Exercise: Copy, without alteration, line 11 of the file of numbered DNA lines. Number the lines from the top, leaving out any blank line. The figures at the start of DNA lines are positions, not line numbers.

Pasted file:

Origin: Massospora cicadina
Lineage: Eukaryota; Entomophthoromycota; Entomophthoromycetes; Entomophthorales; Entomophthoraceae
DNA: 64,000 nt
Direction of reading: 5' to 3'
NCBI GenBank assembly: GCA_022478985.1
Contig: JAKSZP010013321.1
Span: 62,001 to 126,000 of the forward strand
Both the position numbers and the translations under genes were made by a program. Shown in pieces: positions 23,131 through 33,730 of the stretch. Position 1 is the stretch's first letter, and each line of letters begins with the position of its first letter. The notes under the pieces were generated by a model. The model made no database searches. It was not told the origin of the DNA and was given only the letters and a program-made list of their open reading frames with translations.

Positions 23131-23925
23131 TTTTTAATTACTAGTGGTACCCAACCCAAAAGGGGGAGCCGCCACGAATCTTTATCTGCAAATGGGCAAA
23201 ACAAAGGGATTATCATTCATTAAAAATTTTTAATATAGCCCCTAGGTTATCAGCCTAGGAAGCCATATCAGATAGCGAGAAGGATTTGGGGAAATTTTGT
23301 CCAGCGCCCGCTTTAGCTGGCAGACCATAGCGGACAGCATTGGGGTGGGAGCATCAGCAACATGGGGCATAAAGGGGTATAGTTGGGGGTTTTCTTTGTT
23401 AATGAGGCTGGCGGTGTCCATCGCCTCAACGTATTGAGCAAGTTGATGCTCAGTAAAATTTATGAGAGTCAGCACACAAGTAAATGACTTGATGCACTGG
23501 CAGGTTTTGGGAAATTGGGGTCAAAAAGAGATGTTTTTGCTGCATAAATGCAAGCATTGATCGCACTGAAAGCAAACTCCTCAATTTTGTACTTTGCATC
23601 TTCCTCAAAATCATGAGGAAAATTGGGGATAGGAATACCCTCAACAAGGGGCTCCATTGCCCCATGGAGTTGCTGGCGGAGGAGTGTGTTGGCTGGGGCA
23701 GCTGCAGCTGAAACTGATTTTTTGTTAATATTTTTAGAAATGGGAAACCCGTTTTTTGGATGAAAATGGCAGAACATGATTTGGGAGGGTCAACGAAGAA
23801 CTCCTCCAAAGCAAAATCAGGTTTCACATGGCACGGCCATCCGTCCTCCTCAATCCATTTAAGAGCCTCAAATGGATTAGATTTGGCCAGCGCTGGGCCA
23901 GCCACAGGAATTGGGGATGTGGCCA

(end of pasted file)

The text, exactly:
23201 ACAAAGGGATTATCATTCATTAAAAATTTTTAATATAGCCCCTAGGTTATCAGCCTAGGAAGCCATATCAGATAGCGAGAAGGATTTGGGGAAATTTTGT